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The Imminence and Horror of the Invasion


Flee for safety, O children of Benjamin,

from the midst of Jerusalem!

Blow the trumpet in Tekoa,

and raise a signal on Beth-haccherem;

for evil looms out of the north,

and great destruction.


I have likened daughter Zion

to the loveliest pasture.


Shepherds with their flocks shall come against her.

They shall pitch their tents around her;

they shall pasture, all in their places.


“Prepare war against her;

up, and let us attack at noon!”

“Woe to us, for the day declines,

the shadows of evening lengthen!”


“Up, and let us attack by night,

and destroy her palaces!”


For thus says the L ord of hosts:

Cut down her trees;

cast up a siege ramp against Jerusalem.

This is the city that must be punished;

there is nothing but oppression within her.


As a well keeps its water fresh,

so she keeps fresh her wickedness;

violence and destruction are heard within her;

sickness and wounds are ever before me.


Take warning, O Jerusalem,

or I shall turn from you in disgust,

and make you a desolation,

an uninhabited land.



Thus says the L ord of hosts:

Glean thoroughly as a vine

the remnant of Israel;

like a grape-gatherer, pass your hand again

over its branches.



To whom shall I speak and give warning,

that they may hear?

See, their ears are closed,

they cannot listen.

The word of the L ord is to them an object of scorn;

they take no pleasure in it.


But I am full of the wrath of the L ord;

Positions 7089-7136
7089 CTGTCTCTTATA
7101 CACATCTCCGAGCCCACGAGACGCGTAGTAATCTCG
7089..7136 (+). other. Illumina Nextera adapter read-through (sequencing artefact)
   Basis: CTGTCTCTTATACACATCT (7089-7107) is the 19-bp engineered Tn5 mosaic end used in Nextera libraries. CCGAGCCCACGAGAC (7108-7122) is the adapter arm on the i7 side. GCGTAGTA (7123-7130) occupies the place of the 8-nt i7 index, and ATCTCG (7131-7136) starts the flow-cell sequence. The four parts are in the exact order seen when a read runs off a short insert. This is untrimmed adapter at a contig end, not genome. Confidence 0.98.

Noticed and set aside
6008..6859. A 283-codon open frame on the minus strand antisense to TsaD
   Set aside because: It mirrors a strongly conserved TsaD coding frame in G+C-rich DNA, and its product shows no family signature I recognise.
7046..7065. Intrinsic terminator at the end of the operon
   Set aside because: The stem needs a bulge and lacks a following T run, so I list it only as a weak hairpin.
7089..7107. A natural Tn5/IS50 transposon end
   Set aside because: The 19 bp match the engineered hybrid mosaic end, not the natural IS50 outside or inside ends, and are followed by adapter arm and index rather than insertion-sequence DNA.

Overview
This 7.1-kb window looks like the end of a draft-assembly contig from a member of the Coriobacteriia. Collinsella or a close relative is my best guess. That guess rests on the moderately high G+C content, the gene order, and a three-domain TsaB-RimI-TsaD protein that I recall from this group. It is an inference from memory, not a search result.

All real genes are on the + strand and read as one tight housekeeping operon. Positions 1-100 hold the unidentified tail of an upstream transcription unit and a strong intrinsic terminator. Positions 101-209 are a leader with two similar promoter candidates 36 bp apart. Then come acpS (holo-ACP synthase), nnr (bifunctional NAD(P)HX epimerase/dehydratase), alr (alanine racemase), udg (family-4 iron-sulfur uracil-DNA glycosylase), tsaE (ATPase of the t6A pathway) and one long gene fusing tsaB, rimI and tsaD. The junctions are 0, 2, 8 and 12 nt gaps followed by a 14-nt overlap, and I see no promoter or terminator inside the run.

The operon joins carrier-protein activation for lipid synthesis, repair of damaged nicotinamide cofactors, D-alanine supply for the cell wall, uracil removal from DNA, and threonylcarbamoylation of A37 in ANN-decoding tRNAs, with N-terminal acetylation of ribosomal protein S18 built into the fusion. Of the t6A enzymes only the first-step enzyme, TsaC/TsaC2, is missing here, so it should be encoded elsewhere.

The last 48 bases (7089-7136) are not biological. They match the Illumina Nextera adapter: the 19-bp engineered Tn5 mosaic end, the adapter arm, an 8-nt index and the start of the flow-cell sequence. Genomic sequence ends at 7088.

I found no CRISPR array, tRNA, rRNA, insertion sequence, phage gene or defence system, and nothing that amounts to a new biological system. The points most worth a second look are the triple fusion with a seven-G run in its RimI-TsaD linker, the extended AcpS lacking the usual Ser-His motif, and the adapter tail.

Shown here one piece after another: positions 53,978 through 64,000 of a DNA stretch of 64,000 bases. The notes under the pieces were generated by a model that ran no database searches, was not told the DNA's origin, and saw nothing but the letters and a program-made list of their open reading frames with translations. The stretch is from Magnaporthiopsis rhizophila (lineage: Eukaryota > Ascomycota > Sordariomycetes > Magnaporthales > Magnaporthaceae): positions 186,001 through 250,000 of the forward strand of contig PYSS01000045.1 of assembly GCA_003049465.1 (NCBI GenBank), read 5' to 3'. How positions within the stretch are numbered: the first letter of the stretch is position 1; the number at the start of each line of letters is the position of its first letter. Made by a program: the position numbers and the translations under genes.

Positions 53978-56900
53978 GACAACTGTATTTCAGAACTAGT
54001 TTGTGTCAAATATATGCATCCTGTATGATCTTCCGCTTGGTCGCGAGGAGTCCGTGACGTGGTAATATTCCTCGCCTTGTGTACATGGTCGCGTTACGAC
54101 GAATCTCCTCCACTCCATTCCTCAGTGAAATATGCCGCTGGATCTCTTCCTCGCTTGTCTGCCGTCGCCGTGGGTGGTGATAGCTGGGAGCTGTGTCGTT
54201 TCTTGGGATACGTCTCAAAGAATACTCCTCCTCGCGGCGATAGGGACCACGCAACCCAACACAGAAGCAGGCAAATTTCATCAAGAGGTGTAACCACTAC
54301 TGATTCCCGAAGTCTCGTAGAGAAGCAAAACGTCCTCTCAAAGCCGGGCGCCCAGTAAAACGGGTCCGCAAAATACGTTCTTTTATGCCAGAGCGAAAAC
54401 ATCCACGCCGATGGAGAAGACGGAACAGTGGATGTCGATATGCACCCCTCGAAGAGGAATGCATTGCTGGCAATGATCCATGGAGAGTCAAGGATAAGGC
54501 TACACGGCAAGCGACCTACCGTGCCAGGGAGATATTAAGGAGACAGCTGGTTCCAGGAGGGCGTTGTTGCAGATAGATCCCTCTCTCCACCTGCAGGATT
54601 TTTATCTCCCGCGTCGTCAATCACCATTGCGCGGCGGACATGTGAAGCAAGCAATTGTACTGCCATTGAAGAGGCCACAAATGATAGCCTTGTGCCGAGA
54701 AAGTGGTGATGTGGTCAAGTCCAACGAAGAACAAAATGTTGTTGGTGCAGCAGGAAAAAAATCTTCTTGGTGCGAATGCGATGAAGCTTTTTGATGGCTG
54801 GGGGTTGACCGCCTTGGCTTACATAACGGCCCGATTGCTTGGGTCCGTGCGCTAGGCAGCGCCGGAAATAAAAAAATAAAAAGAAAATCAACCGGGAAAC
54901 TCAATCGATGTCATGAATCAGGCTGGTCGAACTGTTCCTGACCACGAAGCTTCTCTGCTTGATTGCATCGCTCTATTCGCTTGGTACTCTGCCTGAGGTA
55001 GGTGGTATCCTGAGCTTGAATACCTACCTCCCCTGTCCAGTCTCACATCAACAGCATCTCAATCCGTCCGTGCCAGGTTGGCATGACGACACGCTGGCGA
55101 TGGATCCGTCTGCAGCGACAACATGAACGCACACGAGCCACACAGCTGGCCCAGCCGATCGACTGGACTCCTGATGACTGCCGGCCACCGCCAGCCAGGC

I am weary of holding it in.


Pour it out on the children in the street,

and on the gatherings of young men as well;

both husband and wife shall be taken,

the old folk and the very aged.


Their houses shall be turned over to others,

their fields and wives together;

for I will stretch out my hand

against the inhabitants of the land,

says the L ord.



For from the least to the greatest of them,

everyone is greedy for unjust gain;

and from prophet to priest,

everyone deals falsely.


They have treated the wound of my people carelessly,

saying, “Peace, peace,”

when there is no peace.


They acted shamefully, they committed abomination;

yet they were not ashamed,

they did not know how to blush.

Therefore they shall fall among those who fall;

at the time that I punish them, they shall be overthrown,

says the L ord.


Thus says the L ord:

Stand at the crossroads, and look,

and ask for the ancient paths,

where the good way lies; and walk in it,

and find rest for your souls.

But they said, “We will not walk in it.”


Also I raised up sentinels for you:

“Give heed to the sound of the trumpet!”

But they said, “We will not give heed.”


Therefore hear, O nations,

and know, O congregation, what will happen to them.


Hear, O earth; I am going to bring disaster on this people,

the fruit of their schemes,

because they have not given heed to my words;

and as for my teaching, they have rejected it.


Of what use to me is frankincense that comes from Sheba,

or sweet cane from a distant land?

Your burnt offerings are not acceptable,

nor are your sacrifices pleasing to me.


Therefore thus says the L ord:

See, I am laying before this people

stumbling blocks against which they shall stumble;

parents and children together,

neighbor and friend shall perish.



Thus says the L ord:

See, a people is coming from the land of the north,

a great nation is stirring from the farthest parts of the earth.


They grasp the bow and the javelin,

they are cruel and have no mercy,

their sound is like the roaring sea;

they ride on horses,

equipped like a warrior for battle,

against you, O daughter Zion!



“We have heard news of them,

our hands fall helpless;

anguish has taken hold of us,

pain as of a woman in labor.


Do not go out into the field,

or walk on the road;

for the enemy has a sword,

terror is on every side.”